A NAVIGATIONAL warning has been issued to help sailors avoid the wrecked Emsstrom.
The Secretary of State's representative has issued a 'notice of direction to establish a temporary exclusion zone' in a radius of 500m around the 80m long shipwreck, now on the seabed about a mile off Hope's Nose in Torquay.
The position of the German naval training vessel, which sank in 25 metres of water with just nine metres clearance, has been marked on seafaring charts issued to all mariners.
And it has been reported that the Emsstrom may have already been listing at 25 degrees when she was towed into the Bay by the tug Christos XXII.
Pip Hall, coastguard sector manager said: "I understand that the captain of the Christos asked Brixham coastguard if they could come in to shelter because his tow was listing at five degrees.
"However later we were told that it was not at five degrees but more like 25 degrees."
The exclusion notice also gives more detail about last week's collision which resulted in a dramatic rescue mission after the Christos was rammed by the Emsstrom and nearly sank with eight men on board, with the threat of a 200 tonne diesel oil spillage across the Bay.
The notice says: "While shortening the tow line the Emsstrom was involved in a collision with the towing vessel and subsequently sank."
The position is given as 50 degrees 28.12 north by 033 degrees 24.88 west.
The Secretary of State's representative said: "Salvage activities are currently taking place on the derelict Emsstrom. These operations will include the deployment of large tugs and other vessels for the purpose of working on the casualty."
Mr Hall added: "This notice is effectively a warning to all divers and others who may want to dive the site or take salvage.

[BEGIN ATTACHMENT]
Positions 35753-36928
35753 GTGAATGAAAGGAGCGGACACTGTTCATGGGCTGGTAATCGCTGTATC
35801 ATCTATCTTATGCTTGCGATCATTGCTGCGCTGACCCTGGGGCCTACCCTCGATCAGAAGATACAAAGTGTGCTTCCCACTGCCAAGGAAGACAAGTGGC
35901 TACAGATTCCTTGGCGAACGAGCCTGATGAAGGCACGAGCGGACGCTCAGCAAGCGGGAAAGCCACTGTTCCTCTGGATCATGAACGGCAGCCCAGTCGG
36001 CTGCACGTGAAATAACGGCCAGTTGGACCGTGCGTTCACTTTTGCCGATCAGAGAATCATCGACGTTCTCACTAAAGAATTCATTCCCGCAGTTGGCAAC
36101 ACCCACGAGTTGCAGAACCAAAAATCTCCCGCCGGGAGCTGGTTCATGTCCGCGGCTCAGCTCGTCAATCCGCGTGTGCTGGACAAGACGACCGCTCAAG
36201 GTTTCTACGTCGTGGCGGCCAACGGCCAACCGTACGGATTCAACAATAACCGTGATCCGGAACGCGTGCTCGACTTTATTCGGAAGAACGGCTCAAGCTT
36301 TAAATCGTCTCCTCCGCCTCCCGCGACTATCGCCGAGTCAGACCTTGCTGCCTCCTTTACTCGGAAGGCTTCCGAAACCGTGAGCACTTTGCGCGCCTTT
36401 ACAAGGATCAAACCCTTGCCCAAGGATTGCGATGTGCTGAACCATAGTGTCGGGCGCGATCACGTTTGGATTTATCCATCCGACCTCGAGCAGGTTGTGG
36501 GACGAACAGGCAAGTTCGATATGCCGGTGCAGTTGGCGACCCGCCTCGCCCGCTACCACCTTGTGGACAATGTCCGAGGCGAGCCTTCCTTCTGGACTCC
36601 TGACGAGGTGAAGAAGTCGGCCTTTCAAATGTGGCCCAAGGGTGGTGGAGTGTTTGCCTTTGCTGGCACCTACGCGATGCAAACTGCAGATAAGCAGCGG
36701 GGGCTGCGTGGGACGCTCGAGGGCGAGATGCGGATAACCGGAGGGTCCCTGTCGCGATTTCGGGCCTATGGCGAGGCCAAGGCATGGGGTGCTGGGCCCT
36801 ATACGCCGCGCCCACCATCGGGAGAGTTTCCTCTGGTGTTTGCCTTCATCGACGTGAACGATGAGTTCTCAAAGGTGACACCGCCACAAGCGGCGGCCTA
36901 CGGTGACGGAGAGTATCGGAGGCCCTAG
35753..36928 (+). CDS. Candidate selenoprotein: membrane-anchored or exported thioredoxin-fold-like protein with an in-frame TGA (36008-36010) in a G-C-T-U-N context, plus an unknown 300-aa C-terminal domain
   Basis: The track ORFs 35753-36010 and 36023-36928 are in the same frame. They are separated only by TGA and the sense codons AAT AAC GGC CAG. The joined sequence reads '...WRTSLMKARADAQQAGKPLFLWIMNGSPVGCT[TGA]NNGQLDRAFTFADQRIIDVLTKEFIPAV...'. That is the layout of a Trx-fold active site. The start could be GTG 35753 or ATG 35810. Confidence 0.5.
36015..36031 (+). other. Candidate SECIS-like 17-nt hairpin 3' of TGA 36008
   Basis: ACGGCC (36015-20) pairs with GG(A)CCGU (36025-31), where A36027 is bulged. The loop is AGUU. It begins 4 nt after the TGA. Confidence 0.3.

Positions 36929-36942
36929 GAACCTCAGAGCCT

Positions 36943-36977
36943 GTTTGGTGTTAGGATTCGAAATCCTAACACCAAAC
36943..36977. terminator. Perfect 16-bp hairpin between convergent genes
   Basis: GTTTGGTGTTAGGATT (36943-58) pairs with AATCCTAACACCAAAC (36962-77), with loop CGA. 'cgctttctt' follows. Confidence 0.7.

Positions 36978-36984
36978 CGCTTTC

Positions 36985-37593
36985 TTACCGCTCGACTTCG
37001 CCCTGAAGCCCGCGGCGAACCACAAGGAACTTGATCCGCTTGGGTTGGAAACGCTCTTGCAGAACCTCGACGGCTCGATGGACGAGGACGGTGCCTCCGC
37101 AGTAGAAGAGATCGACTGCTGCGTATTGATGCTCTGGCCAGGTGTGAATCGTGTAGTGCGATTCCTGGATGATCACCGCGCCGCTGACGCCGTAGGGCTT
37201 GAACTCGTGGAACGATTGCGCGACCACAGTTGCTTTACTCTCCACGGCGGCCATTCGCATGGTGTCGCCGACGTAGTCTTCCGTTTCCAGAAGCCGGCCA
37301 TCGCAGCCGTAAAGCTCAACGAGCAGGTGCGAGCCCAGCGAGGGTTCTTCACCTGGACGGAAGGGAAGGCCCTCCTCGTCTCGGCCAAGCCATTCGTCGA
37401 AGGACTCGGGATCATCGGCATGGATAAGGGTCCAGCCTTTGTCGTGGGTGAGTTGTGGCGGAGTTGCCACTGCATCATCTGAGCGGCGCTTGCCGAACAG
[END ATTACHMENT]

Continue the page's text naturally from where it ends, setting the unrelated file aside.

"It is a new wreck and divers may be tempted to explore it but if they do so then they may fall foul of the law."
The vessel went down on Monday, January 14, after an air sea rescue operation to lift the crew from the Christos XXII, which had been towing the Emsstrom to Turkey for scrap.
Coastguards and the Royal Navy raced to stop 200 tonnes of diesel leaking from the tug boat. Their efforts have been praised by Jean Bradford MBE, founder of the South Devon Seabird Trust.
She said: "We were on standby when news broke and breathed a sigh of relief that the tug, with 200 tonnes of diesel on board, had been towed to safety.
"That amount of diesel would certainly have spelled disaster for sealife.
"Diesel is very oily and light and is difficult to remove from affected birds.
"Because of its fumes we have to keep them well ventilated when we would usually aim to keep the birds warm.
"I don't know how many birds are in the area at the moment but looking at old charts it appears that their popular feeding ground at this time of year is exactly where that boat sunk."
A specialist survey sonar image (pictured) shows she has sunk upright and with only nine metres of clearance which means she is a hazard to shipping.
Skipper Rick Parker from the professional dive boat, Jennifer Ann, said divers have already expressed interest in the wreck.
Torbay Harbours have issued a 'stay away' warning.
Mr Parker said: "It is quite ironic that if I had wanted to sink a ship in the Bay for wreck diving, I would have put it pretty much where it went down.
"It's almost in the perfect location. There has been a lot of interest already from divers wanting to dive this new wreck.
"I don't know if it will be deemed worth salvaging. Especially as it was going for scrap anyway. If it stays on the sea bed we will have to see if it is safe and clean. If it is, it will attract a lot of interest which can only be good for Torbay."